The houses, as character-driven as they were, still left me on edge.

I was biting my lip and checking my watch, it wasn't anywhere near dinner time, but when wandering off my track, I get nervous.

There I was, in the astoundingly hot 17 degree sun of October, distracting my mind with "what a pretty garden...oh a castle."

A castle.

On a side-note I'd like to mention how, since coming to England, there are certain things that are still so amazing but so common that you cannot wrap you mind around it, and so, like a character thrown into a chaotic battle in a fantasy novel, you just go with it.

Whatever. It's a castle.

Que me zeroing in on the building.

Wherein I found a sign pointing down the road from it stating "town centre," finding the castle to be part of a university I didn't know existed here and then the aforementioned bench in the middle of a copse of trees where I spent some time chatting to the foliage and musing on journey's.

I wondered where that street that went down from the five way stop would have led me if I had gone on it. I wondered if I had kept trekking down the highway going away from Bury, where I would have ended up.

Then I realised all that wondering did not good. I could wish, wonder and muse all I desired but nothing would change from how things went until that very second.

I have always said I love to explore and wander and yet I always find myself, even when I leave full days for it, getting nervous, worried and concerned when my directions take me to entirely unexpected places.

Ironically I later realised I had my phone in my purse the entire time, and I had kept going on the highway, I would have ended up at the 200 acre nature park I had originally been aiming for.

Instead I wandered in another park and through the west side of the city more.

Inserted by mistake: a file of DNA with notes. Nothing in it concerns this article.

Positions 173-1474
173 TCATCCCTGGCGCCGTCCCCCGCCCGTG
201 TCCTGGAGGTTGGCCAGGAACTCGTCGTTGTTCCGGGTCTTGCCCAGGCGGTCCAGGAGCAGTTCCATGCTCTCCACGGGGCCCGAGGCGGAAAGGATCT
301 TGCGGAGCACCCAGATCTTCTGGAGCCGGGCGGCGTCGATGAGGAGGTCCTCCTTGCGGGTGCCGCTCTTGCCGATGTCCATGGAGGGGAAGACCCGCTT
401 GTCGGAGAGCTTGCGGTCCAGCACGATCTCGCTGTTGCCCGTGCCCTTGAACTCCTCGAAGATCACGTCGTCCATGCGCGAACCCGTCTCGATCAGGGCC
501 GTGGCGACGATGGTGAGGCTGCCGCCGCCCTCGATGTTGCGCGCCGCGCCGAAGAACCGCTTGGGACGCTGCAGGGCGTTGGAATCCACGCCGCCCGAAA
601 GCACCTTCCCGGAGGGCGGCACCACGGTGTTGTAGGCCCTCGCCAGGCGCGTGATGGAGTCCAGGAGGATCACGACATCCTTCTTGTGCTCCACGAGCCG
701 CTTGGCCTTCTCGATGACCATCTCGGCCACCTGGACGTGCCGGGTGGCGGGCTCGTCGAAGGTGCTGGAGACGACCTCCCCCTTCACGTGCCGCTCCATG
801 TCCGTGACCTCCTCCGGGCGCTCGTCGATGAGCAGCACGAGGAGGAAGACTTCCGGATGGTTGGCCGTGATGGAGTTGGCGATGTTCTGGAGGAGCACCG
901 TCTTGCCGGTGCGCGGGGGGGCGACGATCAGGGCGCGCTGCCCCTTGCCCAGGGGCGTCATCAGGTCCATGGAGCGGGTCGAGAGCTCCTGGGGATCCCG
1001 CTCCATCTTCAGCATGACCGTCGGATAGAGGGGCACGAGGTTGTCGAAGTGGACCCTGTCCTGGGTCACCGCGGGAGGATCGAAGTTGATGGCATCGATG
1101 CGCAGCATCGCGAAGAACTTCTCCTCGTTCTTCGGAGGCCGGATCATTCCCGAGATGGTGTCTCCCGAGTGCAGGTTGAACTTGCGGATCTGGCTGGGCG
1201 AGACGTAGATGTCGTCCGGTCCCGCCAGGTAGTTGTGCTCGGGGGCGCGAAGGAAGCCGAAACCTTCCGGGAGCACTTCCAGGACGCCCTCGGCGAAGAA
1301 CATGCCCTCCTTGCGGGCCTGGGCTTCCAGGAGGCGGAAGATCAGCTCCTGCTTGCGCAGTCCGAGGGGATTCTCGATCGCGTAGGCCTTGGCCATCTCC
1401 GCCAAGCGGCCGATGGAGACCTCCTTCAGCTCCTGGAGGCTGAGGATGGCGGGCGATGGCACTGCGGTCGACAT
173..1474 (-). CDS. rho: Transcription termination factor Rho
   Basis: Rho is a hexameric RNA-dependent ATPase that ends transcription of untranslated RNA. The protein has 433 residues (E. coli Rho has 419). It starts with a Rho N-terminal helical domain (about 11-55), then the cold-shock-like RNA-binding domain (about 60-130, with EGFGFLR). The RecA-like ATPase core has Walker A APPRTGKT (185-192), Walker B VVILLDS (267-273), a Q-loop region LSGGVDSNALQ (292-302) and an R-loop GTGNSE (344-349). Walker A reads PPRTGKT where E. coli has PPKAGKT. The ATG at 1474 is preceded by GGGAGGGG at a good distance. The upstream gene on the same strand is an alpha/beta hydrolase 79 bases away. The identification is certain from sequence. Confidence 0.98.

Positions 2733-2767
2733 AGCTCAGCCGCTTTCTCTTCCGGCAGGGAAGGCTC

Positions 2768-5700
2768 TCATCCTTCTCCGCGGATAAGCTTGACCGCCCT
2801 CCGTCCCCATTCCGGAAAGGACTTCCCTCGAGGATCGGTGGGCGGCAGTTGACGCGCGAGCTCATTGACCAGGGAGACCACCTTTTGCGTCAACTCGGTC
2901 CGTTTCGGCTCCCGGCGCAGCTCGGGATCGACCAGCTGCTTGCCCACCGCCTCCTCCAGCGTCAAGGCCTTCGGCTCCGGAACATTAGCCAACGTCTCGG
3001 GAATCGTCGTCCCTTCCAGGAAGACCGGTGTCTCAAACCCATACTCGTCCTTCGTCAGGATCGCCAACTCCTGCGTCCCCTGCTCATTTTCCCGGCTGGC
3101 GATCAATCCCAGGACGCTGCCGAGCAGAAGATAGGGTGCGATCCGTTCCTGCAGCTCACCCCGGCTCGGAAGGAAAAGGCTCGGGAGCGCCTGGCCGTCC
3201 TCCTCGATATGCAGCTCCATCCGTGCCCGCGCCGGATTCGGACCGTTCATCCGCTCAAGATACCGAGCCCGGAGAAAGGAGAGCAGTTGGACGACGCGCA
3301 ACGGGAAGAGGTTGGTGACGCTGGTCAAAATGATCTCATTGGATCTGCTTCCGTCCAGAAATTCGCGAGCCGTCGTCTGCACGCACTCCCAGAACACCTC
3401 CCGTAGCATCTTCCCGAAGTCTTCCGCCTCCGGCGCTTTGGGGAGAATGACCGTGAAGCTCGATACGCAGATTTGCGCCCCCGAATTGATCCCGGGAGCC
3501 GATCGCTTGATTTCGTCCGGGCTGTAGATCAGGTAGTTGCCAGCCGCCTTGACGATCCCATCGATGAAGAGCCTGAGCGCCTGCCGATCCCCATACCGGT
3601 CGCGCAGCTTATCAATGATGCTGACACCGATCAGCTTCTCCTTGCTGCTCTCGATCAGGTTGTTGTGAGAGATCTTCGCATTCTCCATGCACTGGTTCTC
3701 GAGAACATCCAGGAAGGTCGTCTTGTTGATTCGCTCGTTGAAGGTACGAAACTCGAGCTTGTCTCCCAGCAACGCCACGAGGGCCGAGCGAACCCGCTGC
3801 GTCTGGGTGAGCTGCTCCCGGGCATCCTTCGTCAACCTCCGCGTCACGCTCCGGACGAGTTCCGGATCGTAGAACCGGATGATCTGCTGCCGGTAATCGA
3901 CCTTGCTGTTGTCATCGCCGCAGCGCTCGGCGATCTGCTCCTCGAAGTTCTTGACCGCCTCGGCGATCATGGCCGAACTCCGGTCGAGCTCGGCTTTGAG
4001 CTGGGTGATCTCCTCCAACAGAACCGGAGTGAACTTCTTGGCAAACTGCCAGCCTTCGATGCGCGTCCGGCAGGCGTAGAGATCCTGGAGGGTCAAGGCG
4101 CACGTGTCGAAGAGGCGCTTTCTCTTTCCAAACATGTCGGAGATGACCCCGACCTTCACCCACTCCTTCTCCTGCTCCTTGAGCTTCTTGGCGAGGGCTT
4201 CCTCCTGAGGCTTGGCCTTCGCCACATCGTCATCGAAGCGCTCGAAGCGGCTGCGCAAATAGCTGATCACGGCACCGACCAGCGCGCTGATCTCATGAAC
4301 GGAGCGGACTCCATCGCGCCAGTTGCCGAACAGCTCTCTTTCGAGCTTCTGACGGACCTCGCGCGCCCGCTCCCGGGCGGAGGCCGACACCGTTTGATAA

I was somewhat disappointed. And yet, had I not ended up doing what I did I would not have found that glorious bench, in that entirely deserted copse of trees on that universe campus where I had the revelation that no matter what I do, it does not deserve or receive fantastic fanfare. No matter what I do, it is just stuff. No matter what I do, it is just another day. Nothing is special.

I have always been so concerned about making things count, of making the most of situations, of being curious and adventurous and pushing myself to extremes, all in the name of building foundations toward something great.

The thing is, nothing I do is anything better than anyone else. Nothing I will do will be better. The key is how I live it.

I haven't quite figured out who I really am, under all the things I have become, but hopefully I'll dig it up one of these days.

I was told recently by a fellow teacher that the best way to get anywhere with some of my struggles with the students' behaviour is to act. I need to practice the art of putting on a character in order to better control the situation.

And yet, today, the earth-bound character I am, attached to a phone like it's a life-line and attached to accomplishing certain things, or else a day is considered a waste, is not who I am. Not really.

I am an imaginist who sits on benches and has a conversation with the trees while feet kept snug in lace boots, swing back and forth and I feel like I am ten years-old and pretending I am everything from a detective, to a secret agent, to a space explorer or a faerie.

But is even that who I am?

After all, that is I when I am alone with myself and me. Who am I when it is just I?

Brain racing faster than the Orient Express,

1 comment:

  1. Lovely post Moony. Makes me think of that powerful quote, "Be still and know I am"...meditate on that while you are swinging your feet on the bench. Everything is unfolding exactly how it is meant.